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Recognising the importance of national respiratory audits
  1. C E Bucknall1,
  2. N A Maskell2
  1. 1Audit Programme Director, British Thoracic Society and Consultant Respiratory Physician, Department of Respiratory Medicine, Glasgow Royal Infirmary, Glasgow, UK
  2. 2School of Clinical Sciences, University of Bristol, Bristol, UK
  1. Correspondence to Dr C E Bucknall, Department of Respiratory Medicine, Glasgow Royal Infirmary, Glasgow G4 0SF, UK; christine.bucknall{at}

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Assessment of the quality of care has come to prominence over the past two decades with the increasing realisation that healthcare delivery is an increasingly complex task, that mistakes happen and that the process can be treated as a system to which the same techniques as are used in industry can be applied.

Quality assurance and quality improvement are the twin aims of the recently revamped British Thoracic Society (BTS) audit system, which has the added benefit of providing nationwide snap shots of current practice which can feed into guideline review and patient advocacy programmes.

The web-based system currently runs eight audits—inpatient management of paediatric and adult acute asthma and community acquired pneumonia, acute non-invasive ventilation, oxygen use, pleural procedures (including pleural effusion and pneumothorax) and outpatient management of bronchiectasis. The audit points are derived from existing BTS guidelines and the system provides participating units with a summary of their own data with either current national data or other recent local results for comparison.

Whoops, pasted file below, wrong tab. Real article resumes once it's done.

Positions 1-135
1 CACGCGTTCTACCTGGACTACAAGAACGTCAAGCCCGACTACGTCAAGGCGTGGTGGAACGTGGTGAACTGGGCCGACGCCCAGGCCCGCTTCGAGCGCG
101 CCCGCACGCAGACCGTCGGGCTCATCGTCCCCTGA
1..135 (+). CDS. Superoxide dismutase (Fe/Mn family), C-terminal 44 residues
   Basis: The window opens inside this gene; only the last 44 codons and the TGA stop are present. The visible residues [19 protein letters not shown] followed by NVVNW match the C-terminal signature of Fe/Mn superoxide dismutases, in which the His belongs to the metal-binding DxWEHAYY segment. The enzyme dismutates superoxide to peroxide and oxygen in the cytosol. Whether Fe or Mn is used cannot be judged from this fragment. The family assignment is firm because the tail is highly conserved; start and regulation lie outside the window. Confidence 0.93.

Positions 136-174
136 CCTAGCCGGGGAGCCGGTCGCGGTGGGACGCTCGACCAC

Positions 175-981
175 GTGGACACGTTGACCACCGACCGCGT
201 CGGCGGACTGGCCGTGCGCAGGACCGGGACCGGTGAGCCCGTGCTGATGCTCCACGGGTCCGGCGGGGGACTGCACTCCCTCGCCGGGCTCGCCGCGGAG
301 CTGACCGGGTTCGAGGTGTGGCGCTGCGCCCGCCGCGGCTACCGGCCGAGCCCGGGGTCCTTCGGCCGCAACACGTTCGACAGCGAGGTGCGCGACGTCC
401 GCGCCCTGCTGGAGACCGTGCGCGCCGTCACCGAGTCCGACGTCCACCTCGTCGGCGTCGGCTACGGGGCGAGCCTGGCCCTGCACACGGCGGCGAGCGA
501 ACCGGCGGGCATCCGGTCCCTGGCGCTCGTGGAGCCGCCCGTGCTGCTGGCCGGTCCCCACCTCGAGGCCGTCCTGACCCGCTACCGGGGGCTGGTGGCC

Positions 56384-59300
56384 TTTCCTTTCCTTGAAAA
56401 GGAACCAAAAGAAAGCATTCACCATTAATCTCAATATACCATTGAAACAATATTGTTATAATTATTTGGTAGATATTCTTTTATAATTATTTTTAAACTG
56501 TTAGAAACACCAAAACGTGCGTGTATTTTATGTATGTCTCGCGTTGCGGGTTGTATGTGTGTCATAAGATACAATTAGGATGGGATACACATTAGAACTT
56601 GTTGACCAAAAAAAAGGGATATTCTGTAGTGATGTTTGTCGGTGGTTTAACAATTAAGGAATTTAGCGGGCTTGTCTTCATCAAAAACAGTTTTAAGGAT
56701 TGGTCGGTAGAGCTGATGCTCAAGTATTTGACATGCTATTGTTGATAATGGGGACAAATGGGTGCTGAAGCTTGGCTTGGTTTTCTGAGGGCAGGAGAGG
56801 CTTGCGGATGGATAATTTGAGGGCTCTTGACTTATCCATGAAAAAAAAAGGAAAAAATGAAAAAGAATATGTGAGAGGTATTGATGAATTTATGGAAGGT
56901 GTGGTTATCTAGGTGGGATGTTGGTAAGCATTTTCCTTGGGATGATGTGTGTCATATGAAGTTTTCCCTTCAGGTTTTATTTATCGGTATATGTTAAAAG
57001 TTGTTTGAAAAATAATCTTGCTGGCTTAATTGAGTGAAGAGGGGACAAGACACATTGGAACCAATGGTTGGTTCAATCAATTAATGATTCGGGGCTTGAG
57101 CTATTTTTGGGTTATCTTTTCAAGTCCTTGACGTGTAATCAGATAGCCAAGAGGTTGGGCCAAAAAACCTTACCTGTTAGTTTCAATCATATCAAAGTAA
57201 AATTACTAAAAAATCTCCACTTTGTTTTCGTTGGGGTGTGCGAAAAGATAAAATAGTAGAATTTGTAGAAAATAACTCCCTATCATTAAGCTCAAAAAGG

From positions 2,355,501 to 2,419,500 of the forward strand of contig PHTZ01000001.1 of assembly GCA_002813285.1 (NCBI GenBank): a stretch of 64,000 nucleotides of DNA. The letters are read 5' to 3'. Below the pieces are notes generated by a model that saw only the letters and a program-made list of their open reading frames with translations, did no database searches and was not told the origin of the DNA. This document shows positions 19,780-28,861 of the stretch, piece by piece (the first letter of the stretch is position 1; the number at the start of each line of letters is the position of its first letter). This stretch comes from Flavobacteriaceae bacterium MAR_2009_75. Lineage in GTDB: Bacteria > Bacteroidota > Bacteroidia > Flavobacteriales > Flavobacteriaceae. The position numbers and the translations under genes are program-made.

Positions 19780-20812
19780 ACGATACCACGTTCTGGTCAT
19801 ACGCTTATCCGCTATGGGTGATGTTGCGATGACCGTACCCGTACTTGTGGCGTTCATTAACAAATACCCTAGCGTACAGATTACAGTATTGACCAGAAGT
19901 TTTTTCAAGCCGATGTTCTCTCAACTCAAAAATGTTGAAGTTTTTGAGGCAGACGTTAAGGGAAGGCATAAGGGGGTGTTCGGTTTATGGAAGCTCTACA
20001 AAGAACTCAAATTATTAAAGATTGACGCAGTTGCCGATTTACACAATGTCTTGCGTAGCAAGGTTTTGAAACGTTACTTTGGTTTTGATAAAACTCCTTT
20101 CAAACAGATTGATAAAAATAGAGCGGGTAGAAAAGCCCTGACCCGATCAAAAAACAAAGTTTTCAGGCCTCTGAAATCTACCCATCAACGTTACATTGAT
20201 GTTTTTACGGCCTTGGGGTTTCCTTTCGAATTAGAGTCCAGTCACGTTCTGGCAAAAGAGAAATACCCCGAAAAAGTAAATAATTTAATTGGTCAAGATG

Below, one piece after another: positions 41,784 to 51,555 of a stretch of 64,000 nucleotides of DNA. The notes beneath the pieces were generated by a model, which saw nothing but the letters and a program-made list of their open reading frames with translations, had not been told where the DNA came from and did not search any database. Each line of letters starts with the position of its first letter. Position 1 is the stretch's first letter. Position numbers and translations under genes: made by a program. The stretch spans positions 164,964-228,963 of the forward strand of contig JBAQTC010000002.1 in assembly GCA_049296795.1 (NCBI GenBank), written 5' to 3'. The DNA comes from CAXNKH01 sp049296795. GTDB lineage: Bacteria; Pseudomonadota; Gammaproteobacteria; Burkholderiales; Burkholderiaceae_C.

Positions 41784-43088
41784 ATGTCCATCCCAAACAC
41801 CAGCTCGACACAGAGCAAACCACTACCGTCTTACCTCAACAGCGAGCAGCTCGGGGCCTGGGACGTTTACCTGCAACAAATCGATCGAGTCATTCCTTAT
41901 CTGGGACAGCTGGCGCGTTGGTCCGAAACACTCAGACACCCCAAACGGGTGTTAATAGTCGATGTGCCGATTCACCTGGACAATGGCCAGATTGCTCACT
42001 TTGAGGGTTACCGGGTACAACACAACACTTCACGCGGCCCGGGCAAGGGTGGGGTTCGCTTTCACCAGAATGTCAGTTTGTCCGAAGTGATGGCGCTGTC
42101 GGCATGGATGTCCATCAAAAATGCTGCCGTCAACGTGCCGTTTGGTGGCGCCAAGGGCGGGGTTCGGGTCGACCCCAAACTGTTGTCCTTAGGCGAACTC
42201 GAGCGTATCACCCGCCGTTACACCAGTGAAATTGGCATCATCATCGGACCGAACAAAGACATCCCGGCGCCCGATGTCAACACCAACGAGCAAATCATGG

Each topic is overseen by a member of the relevant guideline development group, who is charged with commenting on the national results annually and using the results to inform guideline development. It is these summaries which will in future be considered for publication by Thorax.

Quality assurance is achieved when contributing centres take part in an audit based on key guideline-based practice points and show that their performance matches guideline recommendations. Having a summary of nationally contributed data for each indicator provides a benchmark1 or reality check by showing practice elsewhere.

Quality improvement is achieved when contributing centres identify deficiencies in local performance and make changes to the system of care before repeating the audit at a later time point. This requires a separate activity which may not always have been undertaken in the past—the idea of ‘completing the audit cycle’—a mantra from earlier days is probably pointless without this.

Future developments being considered to strengthen the quality improvement focus of the system include the use of care bundles and run charts,2 3 and/or better identification of outliers using funnel plots4 and the provision of regional reports of variability in practice.

Thorax is publishing a new audit section (see page 548) with the aim of highlighting both national and international audits which have been carried out to a high standard. These summaries will aim to inform the reader of both the scope of the audit and the key findings, together with a conclusion and learning points. They will highlight both areas of excellence and those in need of improvement.

One of these, is the 2009/2010 BTS pneumonia audit. Drs Lim and Woodhead led the BTS audit team, collecting data on 2741 cases of pneumonia from 64 institutions across the UK over a 2-month period. They found a high 30-day mortality rate of 18%. There was often poor adherence to local community-acquired pneumonia guidelines and less than 60% of patients received their first antibiotic within 4 h of admission. These sort of data are invaluable both locally and nationally when planning ways to improve treatment delivery.


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  • Competing interests None.

  • Provenance and peer review Not commissioned; internally peer reviewed.

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